Jeffrey G. Ogbar

 

On his book Hip-Hop Revolution: The Culture and Politics of Rap

Cover Interview of September 30, 2009

A close-up

I think that my Chapter 4, “Gangstas, Militants, Media, and the Contest for Hip-Hop,” provides some new perspective on the intense debates surrounding the culture, and reflects a good part of what the book is about.

As mentioned, I explore many of the arguments used against hip-hop.  Unlike many of those who write about the debates, I give voice to the rappers who are often some of the most eloquent critics of their peers who are often charged with bastardizing the art.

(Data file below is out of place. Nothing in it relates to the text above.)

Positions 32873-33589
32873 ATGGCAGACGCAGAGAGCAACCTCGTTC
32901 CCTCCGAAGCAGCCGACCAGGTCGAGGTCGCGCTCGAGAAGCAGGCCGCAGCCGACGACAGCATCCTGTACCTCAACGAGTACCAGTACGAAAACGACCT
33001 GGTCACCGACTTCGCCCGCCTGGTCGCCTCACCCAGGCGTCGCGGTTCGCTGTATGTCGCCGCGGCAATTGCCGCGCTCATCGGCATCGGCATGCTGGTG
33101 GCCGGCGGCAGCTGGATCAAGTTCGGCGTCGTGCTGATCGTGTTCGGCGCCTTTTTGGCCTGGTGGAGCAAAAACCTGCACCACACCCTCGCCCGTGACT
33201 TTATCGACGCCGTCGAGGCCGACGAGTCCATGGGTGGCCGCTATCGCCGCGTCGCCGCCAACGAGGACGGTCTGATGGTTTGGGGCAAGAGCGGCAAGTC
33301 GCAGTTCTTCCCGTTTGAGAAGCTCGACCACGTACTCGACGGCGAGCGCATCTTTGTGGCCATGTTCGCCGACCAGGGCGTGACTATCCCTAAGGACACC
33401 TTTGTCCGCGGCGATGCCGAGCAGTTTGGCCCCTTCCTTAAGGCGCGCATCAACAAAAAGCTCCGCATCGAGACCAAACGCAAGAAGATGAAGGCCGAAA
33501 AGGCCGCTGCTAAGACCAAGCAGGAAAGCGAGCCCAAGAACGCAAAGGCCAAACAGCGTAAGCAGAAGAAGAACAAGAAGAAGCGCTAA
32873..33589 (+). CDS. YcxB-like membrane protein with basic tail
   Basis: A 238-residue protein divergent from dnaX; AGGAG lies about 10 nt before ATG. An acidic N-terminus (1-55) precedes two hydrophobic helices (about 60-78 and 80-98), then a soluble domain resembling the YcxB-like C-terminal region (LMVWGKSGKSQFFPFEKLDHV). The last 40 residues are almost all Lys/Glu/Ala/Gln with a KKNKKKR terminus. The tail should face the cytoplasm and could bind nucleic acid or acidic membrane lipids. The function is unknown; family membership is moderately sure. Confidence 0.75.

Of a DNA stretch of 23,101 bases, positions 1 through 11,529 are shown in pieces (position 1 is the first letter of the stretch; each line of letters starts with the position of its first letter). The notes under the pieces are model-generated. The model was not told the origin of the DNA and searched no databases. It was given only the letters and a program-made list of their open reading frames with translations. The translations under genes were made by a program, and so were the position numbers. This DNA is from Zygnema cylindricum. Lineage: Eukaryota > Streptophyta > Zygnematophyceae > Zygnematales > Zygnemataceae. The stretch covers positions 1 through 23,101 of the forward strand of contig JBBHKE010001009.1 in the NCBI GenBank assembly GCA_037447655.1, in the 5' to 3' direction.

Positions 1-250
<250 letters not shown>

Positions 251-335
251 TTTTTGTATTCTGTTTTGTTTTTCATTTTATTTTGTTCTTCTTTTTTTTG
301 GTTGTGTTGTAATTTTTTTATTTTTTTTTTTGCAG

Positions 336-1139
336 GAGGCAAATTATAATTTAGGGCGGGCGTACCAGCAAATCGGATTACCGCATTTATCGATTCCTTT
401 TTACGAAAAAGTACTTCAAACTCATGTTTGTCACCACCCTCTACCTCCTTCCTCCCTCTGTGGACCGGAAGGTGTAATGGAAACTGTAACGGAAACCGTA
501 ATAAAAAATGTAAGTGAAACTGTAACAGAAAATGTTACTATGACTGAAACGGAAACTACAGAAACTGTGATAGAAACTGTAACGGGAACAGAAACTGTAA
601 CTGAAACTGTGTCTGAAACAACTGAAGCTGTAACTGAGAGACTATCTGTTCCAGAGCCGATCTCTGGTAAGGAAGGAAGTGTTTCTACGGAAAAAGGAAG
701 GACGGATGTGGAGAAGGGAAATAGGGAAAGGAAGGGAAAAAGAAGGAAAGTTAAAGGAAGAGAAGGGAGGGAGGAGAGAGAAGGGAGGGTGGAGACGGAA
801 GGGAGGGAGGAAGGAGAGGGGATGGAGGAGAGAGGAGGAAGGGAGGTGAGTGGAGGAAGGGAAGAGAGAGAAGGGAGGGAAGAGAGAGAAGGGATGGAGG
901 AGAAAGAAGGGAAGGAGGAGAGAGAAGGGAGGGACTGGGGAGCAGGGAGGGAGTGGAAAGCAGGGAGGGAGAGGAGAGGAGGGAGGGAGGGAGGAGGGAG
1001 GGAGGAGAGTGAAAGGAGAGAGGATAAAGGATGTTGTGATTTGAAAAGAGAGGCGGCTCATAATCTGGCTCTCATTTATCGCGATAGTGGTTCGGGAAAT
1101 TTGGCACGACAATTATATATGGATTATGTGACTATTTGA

For example, groups like Jurassic 5, the Roots or Mos Def have established their own standards for “realness” in hip-hop that veer far from commercial rappers like Lil Wayne, 50 Cent or Young Jeezy.  But, the former group happens to offer social commentary as well, speaking out against various forms of oppression, while providing absolutely amazing lyricism and creativity.

Also, this chapter provides a level of demographic analysis not seen on any study of hip-hop.  It refutes pervasive myths promulgated by many public intellectuals and cultural critics on various ends of the political spectrum.